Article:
January 28, 2021

Pharmaceutical treatment for different types of epilepsy generally still relies on tried-and-true generics, despite recent efforts by drug manufacturers to introduce new branded medications into the mix, PBM insiders tell AIS Health.

Xcopri (cenobamate tablets), manufactured by SK Biopharmaceuticals Co., Ltd.’s subsidiary SK Life Science, Inc., launched in May for the treatment of partial-onset seizures. However, many plans haven’t jumped to add Xcopri to their formularies, says Mesfin Tegenu, R.Ph., president of PerformRx.

Pharmaceutical treatment for different types of epilepsy generally still relies on tried-and-true generics, despite recent efforts by drug manufacturers to introduce new branded medications into the mix, PBM insiders tell AIS Health.

Xcopri (cenobamate tablets), manufactured by SK Biopharmaceuticals Co., Ltd.’s subsidiary SK Life Science, Inc., launched in May for the treatment of partial-onset seizures. However, many plans haven’t jumped to add Xcopri to their formularies, says Mesfin Tegenu, R.Ph., president of PerformRx.

“Some plans have opted to take a cautious approach and leave the medication as non-formulary to start,” Tegenu says. “It is difficult to tell the impact of this new drug launch on the treatment of epilepsy. However, Xcopri trials demonstrated high efficacy in partial onset seizures and refractory epilepsy, lending it a strong clinical profile. One could reasonably suspect a high impact on the epilepsy treatment paradigm.”

In most cases, though, generics are the first-line treatments for many forms of the disorder, according to Tegenu. Many of the drugs used to treat epilepsy are covered without restriction by plans.

Prime Therapeutics LLC treats Xcopri as a non-preferred brand, says April Kunze, senior director of clinical formulary development and trend management strategy for the PBM. Premera Blue Cross’ Medicare Advantage formularies, Cigna Corp.’s national preferred formulary and HealthPartners’ commercial formularies impose quantity limits on Xcopri, according to their plan documents.

“Treatment is based on the type of epilepsy diagnosed, and labeled and off-label indications of the individual products. There is a fair amount of overlap as many drugs share multiple indications. However, many newer agents are narrowly indicated,” Tegenu says.

The graphic below show how epilepsy medications are covered among commercial health plans, health exchange programs, Medicare and Medicaid programs under the pharmacy benefit.

Trends That Matter for MCO’s Role in COVID Vaccine Rollout

January 14, 2021

States and the federal government recently began rolling out the COVID-19 vaccine to health care workers across the country. Health plans, particularly those that serve high-risk individuals, may be ideally situated to coordinate care and update members on vaccination opportunities, experts tell AIS Health.

The FDA on Dec. 11 authorized emergency use of the COVID-19 vaccine made by Pfizer Inc. and BioNTech in individuals age 16 and older. Then the agency on Dec. 18 authorized Moderna’s vaccine for emergency use in people 18 years or older.

Health care workers and nursing home residents have been designated by the Centers for Disease Control and Prevention as the first group (phase 1a) to receive the vaccine.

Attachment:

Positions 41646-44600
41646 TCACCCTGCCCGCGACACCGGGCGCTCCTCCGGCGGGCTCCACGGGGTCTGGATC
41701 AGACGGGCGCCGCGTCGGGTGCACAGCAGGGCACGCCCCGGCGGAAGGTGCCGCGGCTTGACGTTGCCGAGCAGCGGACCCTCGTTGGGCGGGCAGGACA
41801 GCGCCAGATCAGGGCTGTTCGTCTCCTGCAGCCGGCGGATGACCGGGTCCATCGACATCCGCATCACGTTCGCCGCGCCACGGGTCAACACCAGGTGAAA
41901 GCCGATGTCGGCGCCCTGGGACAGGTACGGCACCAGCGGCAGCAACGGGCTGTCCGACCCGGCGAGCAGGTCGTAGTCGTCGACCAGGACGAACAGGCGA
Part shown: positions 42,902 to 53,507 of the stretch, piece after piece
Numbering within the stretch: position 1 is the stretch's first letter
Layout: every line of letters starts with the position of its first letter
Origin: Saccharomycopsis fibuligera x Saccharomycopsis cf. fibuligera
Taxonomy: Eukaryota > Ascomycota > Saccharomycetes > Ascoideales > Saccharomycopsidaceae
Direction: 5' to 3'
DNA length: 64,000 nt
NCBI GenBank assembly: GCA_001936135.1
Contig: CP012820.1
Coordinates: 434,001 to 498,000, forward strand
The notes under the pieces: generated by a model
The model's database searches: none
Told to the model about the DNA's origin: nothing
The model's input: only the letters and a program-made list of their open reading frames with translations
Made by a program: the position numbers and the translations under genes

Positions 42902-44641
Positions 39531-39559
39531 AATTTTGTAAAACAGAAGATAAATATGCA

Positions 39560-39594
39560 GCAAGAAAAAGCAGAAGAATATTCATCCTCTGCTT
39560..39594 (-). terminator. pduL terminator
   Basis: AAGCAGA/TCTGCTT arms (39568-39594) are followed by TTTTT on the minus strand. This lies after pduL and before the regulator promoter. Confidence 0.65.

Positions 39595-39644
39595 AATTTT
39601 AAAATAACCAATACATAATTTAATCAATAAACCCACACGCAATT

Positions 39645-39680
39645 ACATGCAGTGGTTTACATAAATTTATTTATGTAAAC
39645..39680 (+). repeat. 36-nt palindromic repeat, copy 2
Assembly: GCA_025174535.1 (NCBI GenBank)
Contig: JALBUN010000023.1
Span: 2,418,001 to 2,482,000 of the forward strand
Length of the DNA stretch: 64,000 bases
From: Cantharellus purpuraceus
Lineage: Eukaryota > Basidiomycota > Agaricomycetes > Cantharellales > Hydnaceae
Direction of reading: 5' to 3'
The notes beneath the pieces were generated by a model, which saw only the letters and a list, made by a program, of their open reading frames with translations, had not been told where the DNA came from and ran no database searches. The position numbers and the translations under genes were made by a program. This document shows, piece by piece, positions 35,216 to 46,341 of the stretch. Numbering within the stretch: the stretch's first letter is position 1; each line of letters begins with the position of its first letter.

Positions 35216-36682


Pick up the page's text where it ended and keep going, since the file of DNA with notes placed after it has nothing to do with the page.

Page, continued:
States and the federal government recently began rolling out the COVID-19 vaccine to health care workers across the country. Health plans, particularly those that serve high-risk individuals, may be ideally situated to coordinate care and update members on vaccination opportunities, experts tell AIS Health.

The FDA on Dec. 11 authorized emergency use of the COVID-19 vaccine made by Pfizer Inc. and BioNTech in individuals age 16 and older. Then the agency on Dec. 18 authorized Moderna’s vaccine for emergency use in people 18 years or older.

Health care workers and nursing home residents have been designated by the Centers for Disease Control and Prevention as the first group (phase 1a) to receive the vaccine.

“I think the paradigm of changing tires on a moving bus applies to this venture,” remarks Margaret Murray, CEO of the Association for Community Affiliated Plans (ACAP). “We certainly support the idea of getting the vaccine to front-line health care workers and the very most vulnerable populations, such as nursing home residents, first. So CDC is off to a good start.”

But ACAP, which is composed of 77 not-for-profit safety net health plans covering Medicaid, marketplace and MA enrollees, is concerned about other vulnerable seniors — such as those who are very frail or homebound and likely dual eligible — who are not part of that first round. “We need to think about them in the next wave,” Murray tells AIS Health via email. “We also need to consider how most equitably to distribute the vaccine.”

In a preliminary analysis — or snapshot — of fee-for-service Medicare claims and Medicare Advantage encounter data from Jan. 1 to Sept. 12, 2020, CMS reported 1.19 million COVID-19 cases and 332,672 related hospitalizations among all 62.3 million beneficiaries. That’s a rate of 517 hospitalizations per 100,000 lives. The data puts into stark clarity what is already suspected about the virus: those at the highest risk of developing severe complications are older, lower income, have preexisting conditions and (with the exception of Asian beneficiaries) are more likely to be racial minorities.